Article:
In his will Bill left me with the remains of his 1963 International Moth Class Association World Championship winning boat Pegasus. The boat has an easily remembered hull/sail number: 2345. For those of us who raced Moths back in those years, Bill, Pegasus and her distinctive alternating blue and white striped Seidelmann sail are permanently etched in our memory banks. Last week I went up to the Schill family home in New Jersey to help Bill's brother Dave sort through the accumulation of Moth boats, spars, sails etc. and at that time we loaded Pegasus onto the roof racks of my station wagon for the ride back to Maryland. Bill had sold the boat in 1964, after an unsuccessful bid to defend his title, in order to generate the funds to buy a new boat. Pegasus quickly disappeared but was rediscovered years later by Mike Albert's father in a boatyard down on the Sassafras River, a tributary of the upper Chesapeake Bay. Mike repaired and raced the boat for several seasons and won the CMBA's National Championship in 1997. Mike was accepted for Medical school the following year and Bill approached him about reacquiring Pegasus. Mike agreed and Bill was reunited with his old boat. By this point Pegasus was getting very long in tooth and although Bill did install a new deck it became clear that she really needed a total restoration. The boat was put into storage, new ply panels and other materials were ordered but sadly Bill didn't get the opportunity.
For me Pegasus is a very mixed blessing. I'm happy to have the opportunity to take this important item of Moth boating history under my wing but right now I'm swamped with several other Moth restorations! Some adjusting of priorities will need to take place but I'm determined to bring Pegasus back to the same condition as my other World Champ Moth Mint. The photos which follow document Pegasus as she currently stands. Wish me luck--I'm going to need it!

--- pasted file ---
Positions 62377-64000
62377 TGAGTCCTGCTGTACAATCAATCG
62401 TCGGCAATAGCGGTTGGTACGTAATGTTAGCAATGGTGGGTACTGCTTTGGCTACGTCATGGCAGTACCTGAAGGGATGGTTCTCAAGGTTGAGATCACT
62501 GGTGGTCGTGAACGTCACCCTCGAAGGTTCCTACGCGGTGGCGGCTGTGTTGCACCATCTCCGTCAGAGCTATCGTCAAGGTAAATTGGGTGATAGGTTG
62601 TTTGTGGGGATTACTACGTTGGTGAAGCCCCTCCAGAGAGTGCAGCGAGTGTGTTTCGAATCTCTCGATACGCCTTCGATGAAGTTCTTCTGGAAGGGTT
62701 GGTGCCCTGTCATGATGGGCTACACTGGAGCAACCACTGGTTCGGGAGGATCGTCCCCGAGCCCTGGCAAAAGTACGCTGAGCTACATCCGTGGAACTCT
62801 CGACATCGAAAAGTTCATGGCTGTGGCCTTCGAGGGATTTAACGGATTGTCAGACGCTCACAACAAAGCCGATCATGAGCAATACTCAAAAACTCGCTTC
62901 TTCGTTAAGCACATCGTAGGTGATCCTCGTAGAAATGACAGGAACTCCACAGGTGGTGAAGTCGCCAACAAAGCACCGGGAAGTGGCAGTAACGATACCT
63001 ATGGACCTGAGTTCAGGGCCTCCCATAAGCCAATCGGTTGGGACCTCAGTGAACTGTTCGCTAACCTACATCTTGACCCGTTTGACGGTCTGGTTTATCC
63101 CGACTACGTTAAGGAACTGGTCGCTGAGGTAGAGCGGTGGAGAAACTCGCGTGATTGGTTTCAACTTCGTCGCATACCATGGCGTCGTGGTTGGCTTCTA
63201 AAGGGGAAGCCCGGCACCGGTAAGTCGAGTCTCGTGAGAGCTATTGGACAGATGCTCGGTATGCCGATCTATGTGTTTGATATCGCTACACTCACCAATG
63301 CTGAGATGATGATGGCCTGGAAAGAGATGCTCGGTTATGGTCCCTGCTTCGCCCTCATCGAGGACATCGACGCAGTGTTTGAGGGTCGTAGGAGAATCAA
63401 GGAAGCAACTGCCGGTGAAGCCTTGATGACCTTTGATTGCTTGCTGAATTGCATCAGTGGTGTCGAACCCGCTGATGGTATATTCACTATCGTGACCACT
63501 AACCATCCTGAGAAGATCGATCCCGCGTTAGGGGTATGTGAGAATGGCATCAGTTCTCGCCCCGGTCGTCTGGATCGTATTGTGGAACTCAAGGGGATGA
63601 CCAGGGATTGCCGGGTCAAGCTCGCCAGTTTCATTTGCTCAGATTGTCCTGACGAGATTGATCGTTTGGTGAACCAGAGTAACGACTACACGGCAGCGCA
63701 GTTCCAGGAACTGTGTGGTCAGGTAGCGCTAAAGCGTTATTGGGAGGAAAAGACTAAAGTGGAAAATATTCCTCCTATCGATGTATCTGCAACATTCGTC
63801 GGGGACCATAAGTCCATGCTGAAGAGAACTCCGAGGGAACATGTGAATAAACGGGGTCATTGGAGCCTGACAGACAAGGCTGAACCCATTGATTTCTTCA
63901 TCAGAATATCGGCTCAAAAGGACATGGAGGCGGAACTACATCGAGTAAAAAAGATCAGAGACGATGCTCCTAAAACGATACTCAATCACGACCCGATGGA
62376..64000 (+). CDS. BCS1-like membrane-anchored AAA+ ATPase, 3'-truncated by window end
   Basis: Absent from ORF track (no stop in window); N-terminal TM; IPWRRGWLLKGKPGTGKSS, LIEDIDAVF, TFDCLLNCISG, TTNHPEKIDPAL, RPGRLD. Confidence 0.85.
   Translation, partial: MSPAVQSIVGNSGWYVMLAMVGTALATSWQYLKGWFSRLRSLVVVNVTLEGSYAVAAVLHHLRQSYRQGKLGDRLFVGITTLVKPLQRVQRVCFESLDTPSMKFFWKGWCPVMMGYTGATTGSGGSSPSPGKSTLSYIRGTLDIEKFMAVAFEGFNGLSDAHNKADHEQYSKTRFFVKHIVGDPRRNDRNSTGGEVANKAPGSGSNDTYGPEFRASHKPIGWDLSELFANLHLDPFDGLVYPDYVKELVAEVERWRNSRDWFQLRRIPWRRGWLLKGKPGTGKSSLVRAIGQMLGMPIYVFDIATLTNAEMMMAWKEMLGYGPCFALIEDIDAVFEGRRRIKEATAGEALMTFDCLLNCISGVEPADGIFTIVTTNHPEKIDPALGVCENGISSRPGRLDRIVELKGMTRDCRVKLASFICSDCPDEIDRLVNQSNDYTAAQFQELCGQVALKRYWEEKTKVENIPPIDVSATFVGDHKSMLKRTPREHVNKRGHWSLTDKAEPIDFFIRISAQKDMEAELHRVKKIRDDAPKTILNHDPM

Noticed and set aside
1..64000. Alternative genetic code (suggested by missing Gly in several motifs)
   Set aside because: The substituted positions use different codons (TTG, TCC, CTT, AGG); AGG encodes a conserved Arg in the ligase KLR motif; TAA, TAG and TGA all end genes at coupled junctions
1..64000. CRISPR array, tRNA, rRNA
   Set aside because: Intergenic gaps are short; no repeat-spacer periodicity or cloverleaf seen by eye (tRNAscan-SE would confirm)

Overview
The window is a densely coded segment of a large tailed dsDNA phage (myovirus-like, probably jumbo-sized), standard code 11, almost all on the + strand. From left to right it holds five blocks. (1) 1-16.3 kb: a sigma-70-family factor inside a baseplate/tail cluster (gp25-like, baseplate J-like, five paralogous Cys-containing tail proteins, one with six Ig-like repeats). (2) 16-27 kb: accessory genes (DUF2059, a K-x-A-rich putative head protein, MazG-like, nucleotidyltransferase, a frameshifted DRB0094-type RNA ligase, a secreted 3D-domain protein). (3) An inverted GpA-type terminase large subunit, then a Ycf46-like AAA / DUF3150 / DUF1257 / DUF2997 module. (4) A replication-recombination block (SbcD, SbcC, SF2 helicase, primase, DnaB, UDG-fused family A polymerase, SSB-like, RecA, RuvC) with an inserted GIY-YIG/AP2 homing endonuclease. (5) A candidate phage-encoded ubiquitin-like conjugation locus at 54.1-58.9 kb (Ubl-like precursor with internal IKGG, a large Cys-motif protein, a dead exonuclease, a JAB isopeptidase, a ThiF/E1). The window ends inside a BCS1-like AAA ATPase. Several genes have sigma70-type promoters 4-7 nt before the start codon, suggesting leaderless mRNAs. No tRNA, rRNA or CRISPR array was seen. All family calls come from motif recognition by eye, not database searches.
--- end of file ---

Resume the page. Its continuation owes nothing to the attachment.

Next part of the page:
|Pegasus in the early morning light. She still retains her aggressive keel line. While not as tricky to sail as a Mistral, many sailors unfamiliar with Moths would still find the Cates-Florida design a trifle unsettling at first blush.|
|Although from this distance the boat appears to need only minor repairs and paint a closer inspection reveals holes and blisters through out the ply bottom skins.|
|The hull is riddled with holes, blisters and soft spots.|
|The plywood panels have perished. Victims of both the weather and fungal rot.|
|Clearly this project is not for the faint of heart.|
|Pegasus's dagger board trunk, unlike the stock Cates item is unsupported at the front and instead, gains lateral stiffness courtesy of the center traveler horse.|
|Like many of the current Moths, Bill could adjust the rake of Pegasus's mast while under way. The jaw terminal seen here is attached to a piece of stainless stay wire running through the small bit of tubing emerging from the stem fitting. The jaw attaches to the bow stay on one end and the block and tackle system inside the cockpit in the preceding photograph.|
|The side stays were also adjustable via highfield levers. This rigging was quite advanced for a Moth Boat in the early 1960s.|
|Yes, I'm carefully labeling things as I disassemble hardware from the boat.|